Crack propagation in composites and how to avoid it: A DLR case study

By Christina Kothlow

Composites are increasingly being used in various industries. Compared to metals, composites have higher strength, lighter weight, and are more resistant to corrosion.

Ceramic matrix composites improve space applications

Ceramic matrix composites (CMCs) have become especially popular in space applications due to their ability to withstand extremely high temperatures. At the German Aerospace Center (DLR), researchers are investigating the use of CMC components for high-temperatures and demanding-environment applications.

The simulation group at DLR’s Institute of Structure and Design recently began modeling the process of pyrolysis. This is an intermediate step in the production of CMCs. During pyrolysis, carbon fiber reinforced polymers (CFRPs) are heated to temperatures up to 1,600 degrees Celsius and then cooled down.

The team needed to understand how temperature change would affect the CMC’s microstructure, especially microcracking. Changes at the microstructural level tend to affect the behavior of the material. As a result, this affects the performance of the overall part. Therefore, understanding of the microstructural behavior is crucial for future CMC components produced by DLR. This includes nozzles for rockets and turbine shrouds for aero engines, among other applications.

Using Simcenter Multimech to narrow the potential number of fiber–matrix combinations by 90 percent
Cracking in a ceramix matrix composite

Composites present unique challenges

Despite the advantages offered by composites, they also present unique challenges. Composites can behave differently depending on their constituents and the manufacturing process. Additionally, damage at the microstructure, such as cracking, initially affects the overall stiffness. However, it eventually can propagate and cause the entire part to fail. Accurate simulation of composites is also frequently misunderstood and does not offer full insight into microstructural behavior.

The team needed to understand where and how pyrolysis could cause early cracking at the material microstructure during manufacturing. They also had 30 possible fiber and matrix combinations that they needed to explore. The cost to physically test each potential combination was extremely high.

DLR explored several simulation platforms to help them reduce the time and cost to test the 30 potential combinations. The team was unable to find any tools that could perform multiscale simulations to the required levels of detail and accuracy. Additionally, none of the tools widely available at the time contained the material and damage models, such as cracking, that DLR was looking for.

Using Simcenter Multimech to narrow the potential number of fiber–matrix combinations by 90 percent
Microscopic view of cracking in CMCs

Modeling microstructural cracking

In 2018, the team began using Simcenter™ Multimech™ software to explore the effects of pyrolysis on CMCs.

“Simcenter Multimech allowed us to model microstructural cracks and determine how they would affect the overall part,” said Neraj Jain, group leader in simulation and engineering at the DLR Department of Ceramic Composites and Structures. “Using this tool, we can actually see where a crack is developing, how the crack will change our material, and how it will affect the final microstructure of the material.”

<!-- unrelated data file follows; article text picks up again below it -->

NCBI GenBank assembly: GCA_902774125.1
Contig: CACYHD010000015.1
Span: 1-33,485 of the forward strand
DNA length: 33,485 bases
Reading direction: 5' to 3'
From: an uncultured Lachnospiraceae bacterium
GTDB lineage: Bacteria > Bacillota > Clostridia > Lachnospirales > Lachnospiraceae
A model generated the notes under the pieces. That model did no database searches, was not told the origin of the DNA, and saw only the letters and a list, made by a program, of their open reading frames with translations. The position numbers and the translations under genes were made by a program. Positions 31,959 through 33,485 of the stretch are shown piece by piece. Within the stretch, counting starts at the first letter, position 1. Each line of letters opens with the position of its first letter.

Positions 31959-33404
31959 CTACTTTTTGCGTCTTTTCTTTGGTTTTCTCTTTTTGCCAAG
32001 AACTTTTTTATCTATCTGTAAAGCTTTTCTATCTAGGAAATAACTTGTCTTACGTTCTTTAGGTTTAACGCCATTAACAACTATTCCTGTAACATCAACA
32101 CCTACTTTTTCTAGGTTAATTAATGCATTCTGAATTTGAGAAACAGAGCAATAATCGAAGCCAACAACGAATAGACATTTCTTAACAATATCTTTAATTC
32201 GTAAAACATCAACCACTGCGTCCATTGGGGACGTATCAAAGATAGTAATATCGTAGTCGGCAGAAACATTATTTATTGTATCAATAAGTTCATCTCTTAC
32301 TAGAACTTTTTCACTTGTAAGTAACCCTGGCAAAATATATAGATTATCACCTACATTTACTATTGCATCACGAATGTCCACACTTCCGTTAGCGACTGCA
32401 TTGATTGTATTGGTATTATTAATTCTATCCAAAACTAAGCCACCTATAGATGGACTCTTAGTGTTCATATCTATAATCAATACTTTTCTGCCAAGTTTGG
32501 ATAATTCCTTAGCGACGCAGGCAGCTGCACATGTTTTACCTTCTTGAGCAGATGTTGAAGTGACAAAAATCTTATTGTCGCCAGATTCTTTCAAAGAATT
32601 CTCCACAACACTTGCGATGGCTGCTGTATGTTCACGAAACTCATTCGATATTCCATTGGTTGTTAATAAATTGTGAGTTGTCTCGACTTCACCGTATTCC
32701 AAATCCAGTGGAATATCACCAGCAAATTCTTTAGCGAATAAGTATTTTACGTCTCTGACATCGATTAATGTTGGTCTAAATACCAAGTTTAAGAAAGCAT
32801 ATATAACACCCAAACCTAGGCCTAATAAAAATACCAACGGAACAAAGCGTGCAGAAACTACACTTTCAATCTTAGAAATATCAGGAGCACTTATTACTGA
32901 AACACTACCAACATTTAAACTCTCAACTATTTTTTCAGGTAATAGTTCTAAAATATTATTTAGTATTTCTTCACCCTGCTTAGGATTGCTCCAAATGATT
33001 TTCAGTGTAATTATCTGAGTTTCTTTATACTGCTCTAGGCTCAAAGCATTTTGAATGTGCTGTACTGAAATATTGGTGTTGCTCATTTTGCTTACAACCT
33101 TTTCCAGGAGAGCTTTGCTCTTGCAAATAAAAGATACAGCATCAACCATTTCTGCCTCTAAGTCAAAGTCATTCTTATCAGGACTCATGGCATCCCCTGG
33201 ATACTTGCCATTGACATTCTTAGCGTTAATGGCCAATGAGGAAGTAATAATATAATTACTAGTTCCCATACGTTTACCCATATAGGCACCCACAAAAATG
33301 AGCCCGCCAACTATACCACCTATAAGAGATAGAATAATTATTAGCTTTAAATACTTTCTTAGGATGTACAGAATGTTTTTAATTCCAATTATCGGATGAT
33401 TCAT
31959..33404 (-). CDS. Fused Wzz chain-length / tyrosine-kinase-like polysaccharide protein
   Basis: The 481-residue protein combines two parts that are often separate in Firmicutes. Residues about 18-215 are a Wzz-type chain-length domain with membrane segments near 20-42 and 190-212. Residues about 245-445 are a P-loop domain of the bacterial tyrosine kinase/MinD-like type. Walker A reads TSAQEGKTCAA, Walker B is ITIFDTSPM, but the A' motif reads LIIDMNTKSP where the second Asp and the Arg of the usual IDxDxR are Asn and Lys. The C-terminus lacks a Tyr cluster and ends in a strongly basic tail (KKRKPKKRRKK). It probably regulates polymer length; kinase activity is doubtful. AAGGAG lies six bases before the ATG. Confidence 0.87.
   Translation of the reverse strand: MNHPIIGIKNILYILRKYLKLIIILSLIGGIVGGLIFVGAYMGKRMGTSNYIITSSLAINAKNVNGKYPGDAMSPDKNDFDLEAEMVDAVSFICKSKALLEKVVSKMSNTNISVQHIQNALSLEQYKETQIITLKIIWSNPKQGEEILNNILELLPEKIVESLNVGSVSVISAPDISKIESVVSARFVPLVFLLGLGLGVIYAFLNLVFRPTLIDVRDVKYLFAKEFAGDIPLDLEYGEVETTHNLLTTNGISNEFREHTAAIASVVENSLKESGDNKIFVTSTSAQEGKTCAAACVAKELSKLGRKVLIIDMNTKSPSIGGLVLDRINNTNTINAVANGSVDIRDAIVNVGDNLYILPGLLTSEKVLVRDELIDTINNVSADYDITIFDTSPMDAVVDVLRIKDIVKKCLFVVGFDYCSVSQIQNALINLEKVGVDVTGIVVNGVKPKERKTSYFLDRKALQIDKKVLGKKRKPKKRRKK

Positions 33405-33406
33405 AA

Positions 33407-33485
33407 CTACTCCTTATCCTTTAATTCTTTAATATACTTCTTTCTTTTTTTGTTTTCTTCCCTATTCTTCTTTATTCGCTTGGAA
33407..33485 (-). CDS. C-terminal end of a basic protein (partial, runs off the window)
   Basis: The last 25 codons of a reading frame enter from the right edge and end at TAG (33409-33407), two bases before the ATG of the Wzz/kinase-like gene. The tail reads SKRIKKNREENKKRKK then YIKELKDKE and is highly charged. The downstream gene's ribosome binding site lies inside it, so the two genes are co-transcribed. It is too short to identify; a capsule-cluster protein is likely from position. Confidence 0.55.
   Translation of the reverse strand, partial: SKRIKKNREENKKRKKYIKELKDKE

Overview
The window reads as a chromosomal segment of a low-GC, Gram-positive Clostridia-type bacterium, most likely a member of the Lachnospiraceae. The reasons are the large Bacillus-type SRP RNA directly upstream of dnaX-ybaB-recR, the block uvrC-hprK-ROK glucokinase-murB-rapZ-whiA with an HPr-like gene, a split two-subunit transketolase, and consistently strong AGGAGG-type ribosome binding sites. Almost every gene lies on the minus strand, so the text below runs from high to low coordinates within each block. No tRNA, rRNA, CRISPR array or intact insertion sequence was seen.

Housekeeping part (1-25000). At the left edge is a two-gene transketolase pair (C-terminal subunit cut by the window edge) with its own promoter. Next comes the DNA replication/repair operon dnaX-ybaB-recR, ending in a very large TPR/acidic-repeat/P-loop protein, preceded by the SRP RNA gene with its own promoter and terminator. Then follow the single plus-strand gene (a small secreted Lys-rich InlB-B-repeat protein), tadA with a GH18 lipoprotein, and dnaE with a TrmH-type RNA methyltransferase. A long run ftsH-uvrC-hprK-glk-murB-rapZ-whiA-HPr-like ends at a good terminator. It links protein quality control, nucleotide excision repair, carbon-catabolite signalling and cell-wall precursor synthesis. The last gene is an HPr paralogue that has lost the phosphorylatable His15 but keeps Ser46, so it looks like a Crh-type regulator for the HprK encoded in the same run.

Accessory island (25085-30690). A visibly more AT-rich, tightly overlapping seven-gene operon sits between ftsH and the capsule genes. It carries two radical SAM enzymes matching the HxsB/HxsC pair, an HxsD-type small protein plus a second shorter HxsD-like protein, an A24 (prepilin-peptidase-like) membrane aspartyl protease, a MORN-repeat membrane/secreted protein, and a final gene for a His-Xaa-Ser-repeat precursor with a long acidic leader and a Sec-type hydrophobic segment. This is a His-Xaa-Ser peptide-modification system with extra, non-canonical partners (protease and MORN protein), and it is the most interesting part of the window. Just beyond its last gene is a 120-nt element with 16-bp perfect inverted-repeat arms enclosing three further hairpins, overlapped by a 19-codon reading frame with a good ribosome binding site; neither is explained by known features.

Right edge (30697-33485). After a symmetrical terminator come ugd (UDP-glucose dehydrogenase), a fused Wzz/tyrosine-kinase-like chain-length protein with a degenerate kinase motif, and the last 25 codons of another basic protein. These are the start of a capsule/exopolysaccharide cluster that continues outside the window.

Using Simcenter Multimech, the engineers could vary the interface strength between fiber and ceramic matrix. This is possible to control via manufacturing treatments/conditions. It allowed them to evaluate how this parameter would influence crack initiation and propagation. Additionally, this insight enabled DLR to optimize the material and tailor it according to microstructural mechanics. This is a crucial step to accurately understand how a part will behave as a whole.

Finally, Simcenter Multimech came prepackaged with advanced damage and material models not available in other commercial solutions. Using other software platforms, the DLR team would have needed to create these models themselves.

Using Simcenter Multimech to narrow the potential number of fiber–matrix combinations by 90 percent

Increasing productivity with simulation

The DLR team realized numerous time and cost savings using Simcenter Multimech. “For a final part, we have 30 possibilities of fiber and matrix combinations that we have to test individually in order to visualize cracking,” said Jain. “Using Simcenter Multimech, we can narrow down the number of combinations we need to physically prototype to just three or four, a reduction of 90%. This can save us 30% in time and cost, as we no longer need to physically prototype so many potential combinations.”

The team anticipates that they will be able to reduce the amount of time it takes to run simulations by 30%. This is due to the inclusion of unique material and damage models in Simcenter Multimech, such as cracking, as they no longer need to create those models manually.

“Before Simcenter Multimech, we considered developing our own code to perform these analyses,” said Jain. “That process would have taken us at least two years. The Simcenter team is extremely responsive to our needs. They develop new features based on our requests, saving us years of development work.”

“The efficient integration of Simcenter Multimech with our other FEA tools increases our productivity and brings us closer to our aim of optimizing CMC materials virtually. There is no software available on the market that is as easy to use as Simcenter Multimech and that can handle such complex multiscale problems. The way we are able to conduct crack modeling and multiscale simulation will provide lots of opportunities in many projects to come.”

This article first appeared on the Siemens Digital Industries Software blog at